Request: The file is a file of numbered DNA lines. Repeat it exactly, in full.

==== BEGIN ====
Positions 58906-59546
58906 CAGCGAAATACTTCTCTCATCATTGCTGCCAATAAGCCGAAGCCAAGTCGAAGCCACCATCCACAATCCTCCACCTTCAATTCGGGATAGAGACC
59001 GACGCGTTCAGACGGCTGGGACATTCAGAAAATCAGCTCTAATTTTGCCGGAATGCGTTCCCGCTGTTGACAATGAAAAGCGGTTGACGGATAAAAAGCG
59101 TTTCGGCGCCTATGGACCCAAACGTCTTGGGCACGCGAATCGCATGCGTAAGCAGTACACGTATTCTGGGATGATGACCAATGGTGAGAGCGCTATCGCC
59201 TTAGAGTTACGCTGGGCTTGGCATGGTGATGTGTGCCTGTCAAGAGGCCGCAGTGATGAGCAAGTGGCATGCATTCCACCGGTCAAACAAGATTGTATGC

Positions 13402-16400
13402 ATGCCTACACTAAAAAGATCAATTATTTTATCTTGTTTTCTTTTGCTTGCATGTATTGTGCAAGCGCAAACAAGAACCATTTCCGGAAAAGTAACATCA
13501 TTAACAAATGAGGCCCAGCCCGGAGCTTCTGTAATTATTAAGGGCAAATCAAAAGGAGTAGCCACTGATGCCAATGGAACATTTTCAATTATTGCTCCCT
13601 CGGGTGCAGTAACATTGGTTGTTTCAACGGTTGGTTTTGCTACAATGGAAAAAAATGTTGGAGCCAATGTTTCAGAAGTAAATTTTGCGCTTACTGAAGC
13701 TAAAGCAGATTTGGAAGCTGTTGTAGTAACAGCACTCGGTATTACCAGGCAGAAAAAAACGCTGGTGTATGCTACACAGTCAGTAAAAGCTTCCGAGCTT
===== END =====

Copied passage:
Positions 58906-59546
58906 CAGCGAAATACTTCTCTCATCATTGCTGCCAATAAGCCGAAGCCAAGTCGAAGCCACCATCCACAATCCTCCACCTTCAATTCGGGATAGAGACC
59001 GACGCGTTCAGACGGCTGGGACATTCAGAAAATCAGCTCTAATTTTGCCGGAATGCGTTCCCGCTGTTGACAATGAAAAGCGGTTGACGGATAAAAAGCG
59101 TTTCGGCGCCTATGGACCCAAACGTCTTGGGCACGCGAATCGCATGCGTAAGCAGTACACGTATTCTGGGATGATGACCAATGGTGAGAGCGCTATCGCC
59201 TTAGAGTTACGCTGGGCTTGGCATGGTGATGTGTGCCTGTCAAGAGGCCGCAGTGATGAGCAAGTGGCATGCATTCCACCGGTCAAACAAGATTGTATGC

Positions 13402-16400
13402 ATGCCTACACTAAAAAGATCAATTATTTTATCTTGTTTTCTTTTGCTTGCATGTATTGTGCAAGCGCAAACAAGAACCATTTCCGGAAAAGTAACATCA
13501 TTAACAAATGAGGCCCAGCCCGGAGCTTCTGTAATTATTAAGGGCAAATCAAAAGGAGTAGCCACTGATGCCAATGGAACATTTTCAATTATTGCTCCCT
13601 CGGGTGCAGTAACATTGGTTGTTTCAACGGTTGGTTTTGCTACAATGGAAAAAAATGTTGGAGCCAATGTTTCAGAAGTAAATTTTGCGCTTACTGAAGC
13701 TAAAGCAGATTTGGAAGCTGTTGTAGTAACAGCACTCGGTATTACCAGGCAGAAAAAAACGCTGGTGTATGCTACACAGTCAGTAAAAGCTTCCGAGCTT